Utility covering disaster-hit region seeks power rate hike
TOKYO, Feb. 14 (Kyodo) — Tohoku Electric Power Co. on Thursday sought government approval to raise household electricity rates by an average 11.41 percent from July 1 in the face of deteriorating business conditions following the March 2011 earthquake, tsunami and nuclear disasters and subsequent shutdown of its nuclear power plants.
The utility, supplying power to Japan's northeastern areas including the disaster-hit Miyagi and Fukushima prefectures, said it is also planning an average 17.74 percent rate hike for corporate users from July 1, a move which does not require government permission.
The company said it has no plans to give special treatment to people and companies affected by the disasters in implementing the rate hikes, a move that may have an impact on ongoing reconstruction efforts.
Tohoku Electric is the fourth regional utility to apply for government approval to raise household electricity charges following the nuclear disaster at the Fukushima Daiichi complex, which has made it increasingly difficult for major electric power companies to continue to rely on nuclear power generation.
Most of the 10 major utilities posted group net losses for the April-December period as they continued to face growing fuel costs for thermal power generation to make up for the loss of halted nuclear power generation.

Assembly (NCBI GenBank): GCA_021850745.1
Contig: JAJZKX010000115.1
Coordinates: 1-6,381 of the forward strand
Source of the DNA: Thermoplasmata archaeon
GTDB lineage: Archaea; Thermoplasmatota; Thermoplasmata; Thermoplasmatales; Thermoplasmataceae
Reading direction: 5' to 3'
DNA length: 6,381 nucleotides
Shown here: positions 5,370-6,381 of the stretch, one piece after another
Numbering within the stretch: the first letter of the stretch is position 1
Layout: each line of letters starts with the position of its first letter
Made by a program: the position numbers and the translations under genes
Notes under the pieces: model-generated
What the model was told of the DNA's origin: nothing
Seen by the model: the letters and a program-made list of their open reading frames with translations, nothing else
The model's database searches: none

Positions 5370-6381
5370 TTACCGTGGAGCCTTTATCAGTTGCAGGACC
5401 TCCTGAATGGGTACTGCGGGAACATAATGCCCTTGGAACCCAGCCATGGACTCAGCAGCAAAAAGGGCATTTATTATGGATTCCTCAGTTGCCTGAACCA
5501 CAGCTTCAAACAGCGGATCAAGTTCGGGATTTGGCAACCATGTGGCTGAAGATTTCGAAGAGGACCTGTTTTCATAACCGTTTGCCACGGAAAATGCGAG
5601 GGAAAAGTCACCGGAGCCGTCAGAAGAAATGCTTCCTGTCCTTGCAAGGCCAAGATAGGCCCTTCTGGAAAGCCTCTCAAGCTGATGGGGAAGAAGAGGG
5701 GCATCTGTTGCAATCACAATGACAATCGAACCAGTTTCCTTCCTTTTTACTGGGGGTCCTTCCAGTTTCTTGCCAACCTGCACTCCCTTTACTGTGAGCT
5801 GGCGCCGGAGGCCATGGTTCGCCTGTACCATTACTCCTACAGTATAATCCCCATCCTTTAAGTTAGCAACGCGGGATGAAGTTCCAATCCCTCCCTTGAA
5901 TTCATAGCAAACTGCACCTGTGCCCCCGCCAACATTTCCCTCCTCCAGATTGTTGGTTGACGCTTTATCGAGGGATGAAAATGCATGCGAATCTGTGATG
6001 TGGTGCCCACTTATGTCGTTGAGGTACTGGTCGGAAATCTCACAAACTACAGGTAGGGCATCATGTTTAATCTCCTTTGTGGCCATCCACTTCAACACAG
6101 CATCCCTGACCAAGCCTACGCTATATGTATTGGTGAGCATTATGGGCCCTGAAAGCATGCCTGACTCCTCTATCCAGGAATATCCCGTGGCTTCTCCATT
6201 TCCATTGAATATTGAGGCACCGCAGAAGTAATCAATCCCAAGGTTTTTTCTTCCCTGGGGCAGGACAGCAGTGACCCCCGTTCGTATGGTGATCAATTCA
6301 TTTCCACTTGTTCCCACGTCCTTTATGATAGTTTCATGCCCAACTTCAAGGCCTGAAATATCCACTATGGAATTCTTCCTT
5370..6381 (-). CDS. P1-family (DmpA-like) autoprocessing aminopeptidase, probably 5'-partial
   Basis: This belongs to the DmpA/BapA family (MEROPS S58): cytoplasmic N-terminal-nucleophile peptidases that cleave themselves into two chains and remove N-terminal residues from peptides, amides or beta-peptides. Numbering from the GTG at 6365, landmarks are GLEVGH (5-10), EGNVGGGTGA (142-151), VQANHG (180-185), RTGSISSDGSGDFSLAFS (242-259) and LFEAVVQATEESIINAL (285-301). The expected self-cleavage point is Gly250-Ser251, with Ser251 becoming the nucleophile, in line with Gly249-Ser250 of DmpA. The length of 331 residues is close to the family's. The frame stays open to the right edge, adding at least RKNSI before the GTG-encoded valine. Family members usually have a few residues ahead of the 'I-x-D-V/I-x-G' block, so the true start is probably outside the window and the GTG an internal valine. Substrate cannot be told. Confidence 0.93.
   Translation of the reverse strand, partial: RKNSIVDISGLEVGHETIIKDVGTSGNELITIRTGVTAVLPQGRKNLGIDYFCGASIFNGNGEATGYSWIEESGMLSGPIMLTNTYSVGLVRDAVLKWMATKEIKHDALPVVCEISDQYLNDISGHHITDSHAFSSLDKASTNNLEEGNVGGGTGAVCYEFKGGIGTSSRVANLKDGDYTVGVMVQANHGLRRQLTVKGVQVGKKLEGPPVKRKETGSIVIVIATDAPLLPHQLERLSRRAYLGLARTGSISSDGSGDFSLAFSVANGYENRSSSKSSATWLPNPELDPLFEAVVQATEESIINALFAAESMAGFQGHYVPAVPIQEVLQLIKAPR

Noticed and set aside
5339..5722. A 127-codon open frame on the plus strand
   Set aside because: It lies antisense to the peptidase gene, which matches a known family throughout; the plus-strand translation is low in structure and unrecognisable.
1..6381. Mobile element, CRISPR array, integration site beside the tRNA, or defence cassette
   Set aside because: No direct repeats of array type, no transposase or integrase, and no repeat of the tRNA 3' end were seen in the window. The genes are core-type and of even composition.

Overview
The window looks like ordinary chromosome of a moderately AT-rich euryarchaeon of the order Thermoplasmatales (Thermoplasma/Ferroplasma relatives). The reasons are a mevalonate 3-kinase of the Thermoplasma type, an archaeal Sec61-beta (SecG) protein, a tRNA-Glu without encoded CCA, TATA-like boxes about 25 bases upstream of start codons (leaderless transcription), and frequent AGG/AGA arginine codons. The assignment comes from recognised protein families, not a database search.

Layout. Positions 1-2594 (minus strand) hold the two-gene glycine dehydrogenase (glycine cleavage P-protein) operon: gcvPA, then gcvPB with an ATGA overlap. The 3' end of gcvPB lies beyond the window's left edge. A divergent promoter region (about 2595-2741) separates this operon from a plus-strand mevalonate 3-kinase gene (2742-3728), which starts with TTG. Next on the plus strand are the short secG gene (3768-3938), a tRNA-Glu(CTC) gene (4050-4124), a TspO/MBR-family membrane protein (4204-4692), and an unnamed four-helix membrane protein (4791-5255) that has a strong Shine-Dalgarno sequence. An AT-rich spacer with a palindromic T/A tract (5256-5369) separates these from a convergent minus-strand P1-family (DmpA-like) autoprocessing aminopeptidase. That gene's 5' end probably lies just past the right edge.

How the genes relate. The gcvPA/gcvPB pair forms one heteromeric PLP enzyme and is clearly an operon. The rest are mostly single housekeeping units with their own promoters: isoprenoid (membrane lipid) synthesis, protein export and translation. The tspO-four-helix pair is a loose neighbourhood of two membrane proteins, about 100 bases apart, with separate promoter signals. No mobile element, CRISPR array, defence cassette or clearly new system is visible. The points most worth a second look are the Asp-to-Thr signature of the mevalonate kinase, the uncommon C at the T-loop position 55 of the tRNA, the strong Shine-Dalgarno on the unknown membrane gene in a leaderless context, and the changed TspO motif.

Under Tohoku Electric's plan, a standard household using around 280 kilowatt hours per month would see its monthly bill rise 540 yen, or 8.08 percent, to 7,223 yen. If household electricity charges are raised, it would be the utility's first rate increase based on a thorough cost review in 33 years.
The utility came up with the rate hike plan by calculating the costs for supplying power during a three-year period from April 2013.
The plan is based on the assumption that its Higashidori plant in Aomori Prefecture will resume operation from July 2015, but does not expect its Onagawa plant in Miyagi Prefecture to operate in the three-year period due partly to the need to repair facilities that were damaged by the natural disasters.
Kansai Electric Power Co. and Kyushu Electric Power Co. have already applied for government permission for rate hikes and their plans are being screened by the government.
In the case of Tokyo Electric Power Co., the operator of the Fukushima Daiichi complex, the utility first applied to raise household rates by an average 10.28 percent but was asked to trim the margin of the hike to 8.46 percent following the screening process.
Four power companies -- Chubu, Hokuriku, Chugoku and Okinawa, meanwhile, will refrain from raising rates for the time being as they are less dependent on nuclear power generation.